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Moderna vaccine appears to work against variants

Moderna's Covid vaccine appears to work against new, more infectious variants of the pandemic virus found in the UK and South Africa, say scientists from the US pharmaceutical company.

Early laboratory tests suggest antibodies triggered by the vaccine can recognise and fight the new variants.

More studies are needed to confirm this is true for people that have been vaccinated.

The new variants have been spreading fast in a number of nations.

They have undergone changes or mutations that mean they can infect human cells more easily than the original version of coronavirus that started the pandemic.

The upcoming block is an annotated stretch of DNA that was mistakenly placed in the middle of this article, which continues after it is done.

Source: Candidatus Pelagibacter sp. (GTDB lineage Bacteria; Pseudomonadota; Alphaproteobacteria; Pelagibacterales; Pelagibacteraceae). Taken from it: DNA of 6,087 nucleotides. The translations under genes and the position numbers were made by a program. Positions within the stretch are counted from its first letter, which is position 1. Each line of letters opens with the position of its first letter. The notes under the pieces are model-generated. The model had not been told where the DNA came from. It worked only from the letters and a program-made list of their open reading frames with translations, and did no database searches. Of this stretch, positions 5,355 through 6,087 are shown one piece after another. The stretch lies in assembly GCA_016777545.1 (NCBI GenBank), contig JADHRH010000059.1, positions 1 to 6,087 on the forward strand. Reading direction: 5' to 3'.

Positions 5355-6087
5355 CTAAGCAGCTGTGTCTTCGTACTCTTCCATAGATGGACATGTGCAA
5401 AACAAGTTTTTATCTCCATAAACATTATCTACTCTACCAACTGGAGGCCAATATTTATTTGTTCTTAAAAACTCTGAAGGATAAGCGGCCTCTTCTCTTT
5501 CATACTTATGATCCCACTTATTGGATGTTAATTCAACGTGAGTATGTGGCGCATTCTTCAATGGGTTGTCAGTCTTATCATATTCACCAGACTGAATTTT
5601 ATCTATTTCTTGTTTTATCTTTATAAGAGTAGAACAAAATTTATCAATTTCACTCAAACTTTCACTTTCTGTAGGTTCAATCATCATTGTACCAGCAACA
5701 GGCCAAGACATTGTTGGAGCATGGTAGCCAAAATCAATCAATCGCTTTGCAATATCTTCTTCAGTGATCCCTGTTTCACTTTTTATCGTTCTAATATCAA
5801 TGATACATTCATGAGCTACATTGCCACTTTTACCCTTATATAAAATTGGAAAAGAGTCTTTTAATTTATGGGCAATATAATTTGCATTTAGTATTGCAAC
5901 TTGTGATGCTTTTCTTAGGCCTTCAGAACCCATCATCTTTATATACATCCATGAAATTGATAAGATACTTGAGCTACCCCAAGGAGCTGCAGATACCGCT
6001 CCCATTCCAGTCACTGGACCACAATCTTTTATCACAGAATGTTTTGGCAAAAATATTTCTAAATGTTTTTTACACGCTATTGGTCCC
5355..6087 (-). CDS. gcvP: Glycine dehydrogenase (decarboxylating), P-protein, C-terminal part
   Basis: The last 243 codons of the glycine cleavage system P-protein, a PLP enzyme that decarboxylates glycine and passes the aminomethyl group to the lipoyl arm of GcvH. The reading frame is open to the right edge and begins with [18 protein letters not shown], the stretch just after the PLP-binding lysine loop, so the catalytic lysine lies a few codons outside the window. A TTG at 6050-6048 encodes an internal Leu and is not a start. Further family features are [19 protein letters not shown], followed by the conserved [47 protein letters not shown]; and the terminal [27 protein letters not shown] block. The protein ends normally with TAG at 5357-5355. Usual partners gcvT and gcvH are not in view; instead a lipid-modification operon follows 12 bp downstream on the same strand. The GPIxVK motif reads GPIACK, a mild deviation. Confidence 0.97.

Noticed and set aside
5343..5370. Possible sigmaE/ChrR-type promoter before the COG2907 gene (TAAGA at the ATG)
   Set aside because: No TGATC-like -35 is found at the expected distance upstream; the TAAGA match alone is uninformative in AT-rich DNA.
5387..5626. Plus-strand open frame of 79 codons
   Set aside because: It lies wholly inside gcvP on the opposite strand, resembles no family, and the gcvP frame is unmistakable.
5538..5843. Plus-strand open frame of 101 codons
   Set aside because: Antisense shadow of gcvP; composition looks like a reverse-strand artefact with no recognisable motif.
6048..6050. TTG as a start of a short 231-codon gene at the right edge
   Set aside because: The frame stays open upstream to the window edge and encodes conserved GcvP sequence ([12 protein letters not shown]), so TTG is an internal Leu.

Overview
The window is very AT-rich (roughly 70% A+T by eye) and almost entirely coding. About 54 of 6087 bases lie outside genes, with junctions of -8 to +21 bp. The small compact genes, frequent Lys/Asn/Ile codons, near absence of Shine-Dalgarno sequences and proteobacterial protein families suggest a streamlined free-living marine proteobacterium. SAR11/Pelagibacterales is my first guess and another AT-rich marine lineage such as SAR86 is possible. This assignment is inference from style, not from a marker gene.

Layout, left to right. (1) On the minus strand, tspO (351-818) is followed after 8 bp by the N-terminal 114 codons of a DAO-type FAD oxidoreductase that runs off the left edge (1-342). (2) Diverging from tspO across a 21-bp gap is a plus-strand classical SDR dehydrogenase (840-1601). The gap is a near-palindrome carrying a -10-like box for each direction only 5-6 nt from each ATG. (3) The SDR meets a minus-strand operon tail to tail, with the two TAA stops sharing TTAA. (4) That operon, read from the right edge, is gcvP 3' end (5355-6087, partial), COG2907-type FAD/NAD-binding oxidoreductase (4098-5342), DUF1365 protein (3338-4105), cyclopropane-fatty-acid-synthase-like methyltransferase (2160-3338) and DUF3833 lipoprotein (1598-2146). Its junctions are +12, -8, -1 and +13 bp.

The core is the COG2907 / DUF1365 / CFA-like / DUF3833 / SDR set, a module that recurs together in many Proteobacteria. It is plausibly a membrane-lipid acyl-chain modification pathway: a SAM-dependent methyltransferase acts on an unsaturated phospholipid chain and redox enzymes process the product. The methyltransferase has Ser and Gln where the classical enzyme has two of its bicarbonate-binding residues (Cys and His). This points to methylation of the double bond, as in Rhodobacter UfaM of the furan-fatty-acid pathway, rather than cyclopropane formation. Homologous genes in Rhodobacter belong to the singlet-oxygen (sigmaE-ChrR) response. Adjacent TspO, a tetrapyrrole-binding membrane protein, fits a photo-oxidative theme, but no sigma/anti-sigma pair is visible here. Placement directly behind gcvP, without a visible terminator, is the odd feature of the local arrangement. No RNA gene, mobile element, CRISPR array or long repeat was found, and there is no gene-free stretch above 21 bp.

Experts think the UK strain, which emerged in September, may be up to 70% more transmissible.

How worrying are the South Africa and UK variants?

Current vaccines were designed around earlier variants, but scientists believe they should still work against the new ones, although perhaps not quite as well. There are already some early results that suggest the Pfizer vaccine protects against the new UK variant.

For the Moderna study, researchers looked at blood samples taken from eight people who had received the recommended two doses of the Moderna vaccine.

The findings are yet to be peer reviewed, but suggest immunity from the vaccine recognises the new variants.

Neutralising antibodies, made by the body's immune system, stop the virus from entering cells.

Blood samples exposed to the new variants appeared to have sufficient antibodies to achieve this neutralising effect, although it was not as strong for the South Africa variant as for the UK one.

Moderna says this could mean that protection against the South Africa variant might disappear more quickly.

Prof Lawrence Young, a virus expert at Warwick Medical School in the UK, said this would be concerning.

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